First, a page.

AO on site – New York: MELT by Noémie Lafrance at the Salt Pile through September 12th, 2010

September 1st, 2010

Art Observed was on site for MELT: an experimental, site-specific dance installation performed at the Salt Pile in lower Manhattan through September 12, 2010. Choreographed by Noémie LaFrance, best known for staging similar conceptual pieces in unconventional urban spaces, MELT incorporates both the aesthetic and acoustic particulars of its location into a multi-media sensory experience. Watch the video above for AO’s exclusive MELT short clip.


Dancers in MELT at The Salt Pile. All images by Art Observed.

The 30 minute performance features eight seated women, each harnessed to the wall beneath the Manhattan Bridge. The dancers are wrapped in a mixture of beeswax and lanolin, which gradually softens, drips, and liquefies, in order to create the illusion that they are melting.

More images and text after the jump.

The choreography is designed to evoke the euphoria and exhaustion of approaching the sun. The dancers melt so that their souls may “escape their ephemeral bodies and disintegrate into light.” They move in similarly-paced yet distinct gestures, to an original score by Erin McGonigle.

MELT aims to engage the audience in a sensual and dramatic visual experience, functioning as both a performance piece and sculptural installation. The work incorporates a variety of themes including  global climate change, ritual, mythology, and female beauty.

The dancers featured are Elizabeth Wilkinson, Mare Hieronimus, Teresa Kochis, Celeste Hastings, Ori Lenkinski, Adi Kfir, Meghan Merril, Marcy Schlissel, and Sarah Donnelly.

MELT runs Thursday through Sunday nights until September 12th, 2010 at the Salt Pile, 74 Pike Slip at South Street, under the Manhattan Bridge. It is presented by Sens Production, a not-for-profit production company specializing in site-specific dance performances.

-S. Humphrey and K. Leung

Related Links:

Sponsor’s Website [Sens Production]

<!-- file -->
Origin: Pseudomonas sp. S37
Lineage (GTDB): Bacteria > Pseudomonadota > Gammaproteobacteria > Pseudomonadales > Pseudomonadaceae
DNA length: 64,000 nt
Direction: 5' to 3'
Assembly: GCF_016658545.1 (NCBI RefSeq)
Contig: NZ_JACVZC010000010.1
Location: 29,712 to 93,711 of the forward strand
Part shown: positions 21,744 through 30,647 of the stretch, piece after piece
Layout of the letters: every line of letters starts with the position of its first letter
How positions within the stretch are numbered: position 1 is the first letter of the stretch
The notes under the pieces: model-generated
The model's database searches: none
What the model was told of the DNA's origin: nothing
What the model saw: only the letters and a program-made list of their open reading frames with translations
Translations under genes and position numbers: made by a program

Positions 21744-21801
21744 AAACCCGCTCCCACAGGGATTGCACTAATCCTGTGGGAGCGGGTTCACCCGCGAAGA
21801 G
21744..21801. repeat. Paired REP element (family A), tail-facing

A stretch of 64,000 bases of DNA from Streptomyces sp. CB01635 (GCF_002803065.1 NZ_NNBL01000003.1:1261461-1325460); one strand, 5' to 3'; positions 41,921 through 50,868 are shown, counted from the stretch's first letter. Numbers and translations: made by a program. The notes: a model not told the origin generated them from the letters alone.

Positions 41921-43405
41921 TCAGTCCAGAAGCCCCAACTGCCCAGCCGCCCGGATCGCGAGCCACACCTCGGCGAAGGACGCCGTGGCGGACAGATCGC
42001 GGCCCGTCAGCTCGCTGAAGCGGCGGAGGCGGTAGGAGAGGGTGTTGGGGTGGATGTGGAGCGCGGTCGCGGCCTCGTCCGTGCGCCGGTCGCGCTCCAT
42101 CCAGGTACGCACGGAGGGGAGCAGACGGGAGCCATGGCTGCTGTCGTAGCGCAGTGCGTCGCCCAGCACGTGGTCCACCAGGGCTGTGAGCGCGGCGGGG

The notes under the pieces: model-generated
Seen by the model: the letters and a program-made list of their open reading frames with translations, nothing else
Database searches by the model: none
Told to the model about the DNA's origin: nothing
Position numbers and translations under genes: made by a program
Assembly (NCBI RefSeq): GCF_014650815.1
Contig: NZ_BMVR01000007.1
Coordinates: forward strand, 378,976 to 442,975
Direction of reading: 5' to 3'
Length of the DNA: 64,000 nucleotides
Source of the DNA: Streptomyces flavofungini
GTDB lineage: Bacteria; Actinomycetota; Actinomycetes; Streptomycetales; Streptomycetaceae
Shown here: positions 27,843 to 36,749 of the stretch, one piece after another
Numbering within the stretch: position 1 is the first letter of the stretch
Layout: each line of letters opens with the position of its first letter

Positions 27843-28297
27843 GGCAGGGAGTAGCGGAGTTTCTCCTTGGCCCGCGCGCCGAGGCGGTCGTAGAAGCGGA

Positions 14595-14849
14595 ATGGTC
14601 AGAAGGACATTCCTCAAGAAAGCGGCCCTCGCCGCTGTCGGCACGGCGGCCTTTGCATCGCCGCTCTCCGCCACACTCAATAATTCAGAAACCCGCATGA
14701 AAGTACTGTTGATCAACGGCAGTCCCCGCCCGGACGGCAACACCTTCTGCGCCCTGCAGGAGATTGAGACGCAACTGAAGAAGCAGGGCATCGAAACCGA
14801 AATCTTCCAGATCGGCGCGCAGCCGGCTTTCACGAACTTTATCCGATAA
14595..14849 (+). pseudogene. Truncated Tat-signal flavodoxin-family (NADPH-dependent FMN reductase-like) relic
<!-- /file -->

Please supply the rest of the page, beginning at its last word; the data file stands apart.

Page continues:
Dance Review: Melt by Noémie Lafrance [New York Times]

Women on the Verge of Melting [WSJ]

MELT – Salt Pile [Village Voice]

HONEYMOON HOT TUB GOES UP IN FLAMES

The Spokesman-Review (Spokane, WA) August 25, 1996 | From staff ; wire reports The romantic ambiance from a Coeur d’Alene Resort wedding Saturday turned to near-disaster when a couple’s honeymoon hot tub went up in flames.

Thirty-six firefighters from three agencies swarmed to The Coeur d’Alene Resort after the alarm sounded at 3:28 p.m.

Maintenance workers discovered the fire after guests in the 18th floor suite reported smoke.

Fourteen people were evacuated to the floor below to escape the acrid smoke caused by the burning fiberglass tub, according to Coeur d’Alene Fire Chief Frank Sexton.

The fire was started by a candle that was floating in the hot tub. The candle floated into a skimmer drain, where it continued to float and burn a hole in the tub, according to firefighters. coeurdaleneresort.net coeur d alene resort

No one was in the tub during the incident, and the wedding party was not among the gawkers watching firefighters outside the resort.

Maintenance workers had extinguished the fire by the time firefighters arrived, but the fire department declared it under control by 4:04 p.m. see here coeur d alene resort

Fire engines and an ambulance were parked on Front Street next to the resort, and more fire trucks were stationed in the Third Street Parking lot.

During the call to the resort, a mini-van burst into flames in the parking lot. The front end of the van was destroyed before firefighters could respond.

No one was injured in either incident, Sexton said.

Because of the hubbub on Front Street and in the Third Street lot, police officers were stationed at several downtown intersections to direct traffic away from the area.

Coeur d’Alene Resort manager Bill Reagan said the resort was not prepared to make any comments about the fire Saturday.

One resort employee did compliment Sexton on his department’s “excellent” response to the fire.

“Tell the mayor,” the chief quipped.

From staff ; wire reports